An internal neural mechanism helps ants solve a central navigation problem common to many animals.

A cataglyphis ant with legs lengthened by stilts.Credit: Harald Wolf

When humans want to count their steps they use pedometers, but, according to new findings published in the June 29th issue of Science, ants need no such device. German scientists discovered that ants have an internal step-counting mechanism, which they use to gauge the distance they’ve traveled.

Navigation is a universal problem for animals, said Harald Wolf, professor of neurobiology at the University of Ulm, Germany, and lead author of the study.

“Whether you are an ant or you are a hamster, you have to measure direction and distance in some way,” he said.

Ants, bees and other insects are known to use the position of the sun and the pattern of polarized light as a “celestial compass” to guide their travels. Bees are also able to gauge distance by measuring how fast images move across their eye, but this mechanism does not work for land-bound creatures. In the past, behavioral scientists have proposed that ants might determine distance by measuring the energy required for locomotion, the time of their journey or the number of steps they take.

Along with Rüdiger Wehner, professor of zoology at the University of Zurich, Wolf’s team trained two groups of ants to locate a feeding site 10 m from their nest. After the ants had learned the way, the team removed them from the feeding site. They then clipped the legs of one group, and extended the legs of the other group with glued-on boar bristles, which served as stilts.

“I remember people were really laughing when we proposed this,” said Wolf, “but the ants were very co-operative.”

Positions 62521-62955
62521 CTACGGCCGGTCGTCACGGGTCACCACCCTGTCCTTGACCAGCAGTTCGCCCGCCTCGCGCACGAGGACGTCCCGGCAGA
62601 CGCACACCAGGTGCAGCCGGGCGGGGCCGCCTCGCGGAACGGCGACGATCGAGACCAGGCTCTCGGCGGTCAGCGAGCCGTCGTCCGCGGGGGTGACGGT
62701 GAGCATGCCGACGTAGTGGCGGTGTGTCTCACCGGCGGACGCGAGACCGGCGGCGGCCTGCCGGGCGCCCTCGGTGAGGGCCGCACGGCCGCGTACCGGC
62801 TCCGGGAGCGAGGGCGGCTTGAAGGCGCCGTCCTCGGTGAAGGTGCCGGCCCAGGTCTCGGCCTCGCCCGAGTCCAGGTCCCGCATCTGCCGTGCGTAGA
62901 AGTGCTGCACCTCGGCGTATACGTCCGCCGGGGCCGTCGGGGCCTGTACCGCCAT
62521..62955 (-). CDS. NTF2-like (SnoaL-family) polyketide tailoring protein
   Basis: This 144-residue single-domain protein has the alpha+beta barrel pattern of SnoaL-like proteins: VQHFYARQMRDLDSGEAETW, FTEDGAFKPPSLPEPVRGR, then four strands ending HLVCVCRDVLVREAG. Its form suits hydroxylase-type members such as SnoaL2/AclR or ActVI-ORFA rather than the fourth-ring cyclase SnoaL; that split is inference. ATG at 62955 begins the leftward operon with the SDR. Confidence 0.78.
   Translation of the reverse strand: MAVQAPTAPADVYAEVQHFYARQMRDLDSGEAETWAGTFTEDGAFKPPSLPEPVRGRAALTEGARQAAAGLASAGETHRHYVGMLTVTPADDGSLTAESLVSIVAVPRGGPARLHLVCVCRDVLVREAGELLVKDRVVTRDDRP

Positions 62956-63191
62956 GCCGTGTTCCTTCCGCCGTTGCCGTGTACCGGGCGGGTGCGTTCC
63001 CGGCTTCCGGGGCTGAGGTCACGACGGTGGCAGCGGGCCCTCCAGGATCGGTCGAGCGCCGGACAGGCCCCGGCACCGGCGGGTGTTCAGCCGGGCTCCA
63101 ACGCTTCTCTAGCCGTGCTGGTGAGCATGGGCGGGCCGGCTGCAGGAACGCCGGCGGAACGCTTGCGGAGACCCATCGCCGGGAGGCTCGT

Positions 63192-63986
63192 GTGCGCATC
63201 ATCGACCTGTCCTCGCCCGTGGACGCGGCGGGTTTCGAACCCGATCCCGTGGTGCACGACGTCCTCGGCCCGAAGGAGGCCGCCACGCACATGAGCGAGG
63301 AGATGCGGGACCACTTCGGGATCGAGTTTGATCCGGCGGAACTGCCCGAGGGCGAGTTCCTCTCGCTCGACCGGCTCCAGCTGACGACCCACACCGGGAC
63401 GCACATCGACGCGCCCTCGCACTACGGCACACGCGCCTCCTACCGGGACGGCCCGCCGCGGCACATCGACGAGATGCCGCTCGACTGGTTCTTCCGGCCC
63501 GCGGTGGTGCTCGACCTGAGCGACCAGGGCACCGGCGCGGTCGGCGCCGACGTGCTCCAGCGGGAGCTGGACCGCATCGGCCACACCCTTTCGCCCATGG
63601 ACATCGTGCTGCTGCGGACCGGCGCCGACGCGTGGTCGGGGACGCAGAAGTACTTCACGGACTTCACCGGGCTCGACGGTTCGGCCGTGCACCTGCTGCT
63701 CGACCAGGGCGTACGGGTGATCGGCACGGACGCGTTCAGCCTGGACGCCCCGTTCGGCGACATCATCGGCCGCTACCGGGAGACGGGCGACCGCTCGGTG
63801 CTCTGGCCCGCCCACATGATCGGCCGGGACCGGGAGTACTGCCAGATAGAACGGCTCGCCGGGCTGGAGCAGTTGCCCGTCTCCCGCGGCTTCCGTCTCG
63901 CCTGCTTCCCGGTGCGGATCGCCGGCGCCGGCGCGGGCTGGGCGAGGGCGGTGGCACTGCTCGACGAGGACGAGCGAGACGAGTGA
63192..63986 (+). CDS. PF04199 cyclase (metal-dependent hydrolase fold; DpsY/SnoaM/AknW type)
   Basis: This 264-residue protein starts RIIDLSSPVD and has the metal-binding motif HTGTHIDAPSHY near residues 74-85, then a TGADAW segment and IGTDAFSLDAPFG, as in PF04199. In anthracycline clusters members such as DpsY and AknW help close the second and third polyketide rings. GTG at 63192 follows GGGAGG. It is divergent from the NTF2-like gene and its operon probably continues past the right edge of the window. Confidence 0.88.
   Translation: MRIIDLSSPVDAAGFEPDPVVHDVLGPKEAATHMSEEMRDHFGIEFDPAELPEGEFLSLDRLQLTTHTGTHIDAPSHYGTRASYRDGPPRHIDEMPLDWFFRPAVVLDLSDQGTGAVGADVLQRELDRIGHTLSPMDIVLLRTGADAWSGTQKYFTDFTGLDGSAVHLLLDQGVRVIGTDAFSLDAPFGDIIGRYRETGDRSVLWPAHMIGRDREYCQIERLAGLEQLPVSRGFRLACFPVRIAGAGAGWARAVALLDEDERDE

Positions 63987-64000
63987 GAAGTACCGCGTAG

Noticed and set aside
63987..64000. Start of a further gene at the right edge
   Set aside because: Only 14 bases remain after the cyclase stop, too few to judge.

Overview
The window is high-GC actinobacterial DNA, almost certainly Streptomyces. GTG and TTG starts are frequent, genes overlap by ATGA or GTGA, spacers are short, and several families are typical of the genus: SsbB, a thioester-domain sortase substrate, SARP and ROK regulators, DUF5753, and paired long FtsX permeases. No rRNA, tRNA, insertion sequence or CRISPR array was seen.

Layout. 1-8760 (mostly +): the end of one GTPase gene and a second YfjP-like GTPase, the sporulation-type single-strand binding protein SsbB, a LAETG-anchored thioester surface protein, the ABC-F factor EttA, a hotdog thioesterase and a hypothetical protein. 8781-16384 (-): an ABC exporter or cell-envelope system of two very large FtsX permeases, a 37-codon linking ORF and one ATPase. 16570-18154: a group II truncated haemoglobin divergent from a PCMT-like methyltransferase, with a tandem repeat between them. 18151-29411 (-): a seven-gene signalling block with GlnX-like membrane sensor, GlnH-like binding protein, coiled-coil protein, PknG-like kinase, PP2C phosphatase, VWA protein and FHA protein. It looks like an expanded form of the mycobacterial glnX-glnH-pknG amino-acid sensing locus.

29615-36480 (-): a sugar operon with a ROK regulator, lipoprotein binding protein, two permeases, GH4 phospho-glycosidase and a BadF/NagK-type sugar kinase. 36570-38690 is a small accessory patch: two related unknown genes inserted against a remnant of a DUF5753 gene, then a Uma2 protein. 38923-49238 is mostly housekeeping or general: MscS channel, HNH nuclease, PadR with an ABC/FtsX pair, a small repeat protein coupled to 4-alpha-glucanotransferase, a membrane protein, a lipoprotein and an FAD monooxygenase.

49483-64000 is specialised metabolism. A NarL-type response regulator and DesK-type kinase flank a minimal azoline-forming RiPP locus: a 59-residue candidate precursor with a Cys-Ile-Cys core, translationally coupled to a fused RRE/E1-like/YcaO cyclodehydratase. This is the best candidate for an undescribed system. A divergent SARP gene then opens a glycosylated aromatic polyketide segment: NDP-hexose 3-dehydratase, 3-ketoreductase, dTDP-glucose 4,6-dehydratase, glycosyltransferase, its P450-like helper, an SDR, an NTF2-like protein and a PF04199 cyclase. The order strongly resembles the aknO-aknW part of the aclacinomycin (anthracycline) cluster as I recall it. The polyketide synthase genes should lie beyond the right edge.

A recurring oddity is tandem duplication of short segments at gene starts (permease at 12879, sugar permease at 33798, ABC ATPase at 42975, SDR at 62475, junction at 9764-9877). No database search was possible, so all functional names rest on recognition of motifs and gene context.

The two groups were then released in another location from which they tried to make a run for home, stopping where they thought their nest should be. If the animals were using a step-counting mechanism, the change in stride-length for their return journey would throw off their calculations. Indeed, the stilt-leg ants overshot the distance, stopping after 15.3 m, while the amputees stopped after just 5.75 m. 

However, when the ants began their search for food from home base, both groups had no trouble judging the correct return distance, despite their altered limbs.

The step-counting hypothesis was first proposed about a century ago, but it was never tested directly until Matthias Wittlinger, a graduate student in Wolf’s lab, had a somewhat macabre Eureka moment: One evening, he clipped off the lower leg segments of a few Sahara desert ants studied in the lab. In the wild, these segments often dry and break off, without interfering with the insects’ abilities to walk long distances. But Wittlinger noted that the procedure resulted in a shorter than normal stride.

“That gave us the idea that there might be a step-counter,” said Wolf. “Of course, ants don’t actually count.”

A more accurate description is a “stride integrator,” a neural mechanism that might keep a tally of motor excitation caused by each stride and then converts this activity to a measure of distance.

“It’s a very nice experiment,” said Thomas Collett, a neurobiology professor at Sussex University.

In mammals, Collett notes, navigation is more complicated because it is linked to visual landmarks, but insects provide a simplified model.

“With ants, you can do the sorts of experiments you can’t do with hamsters and birds,” said Wolf. 

What’s more, he added, understanding the ant walking mechanism may help researchers design better navigation systems for walking robots.

Originally published July 6, 2006


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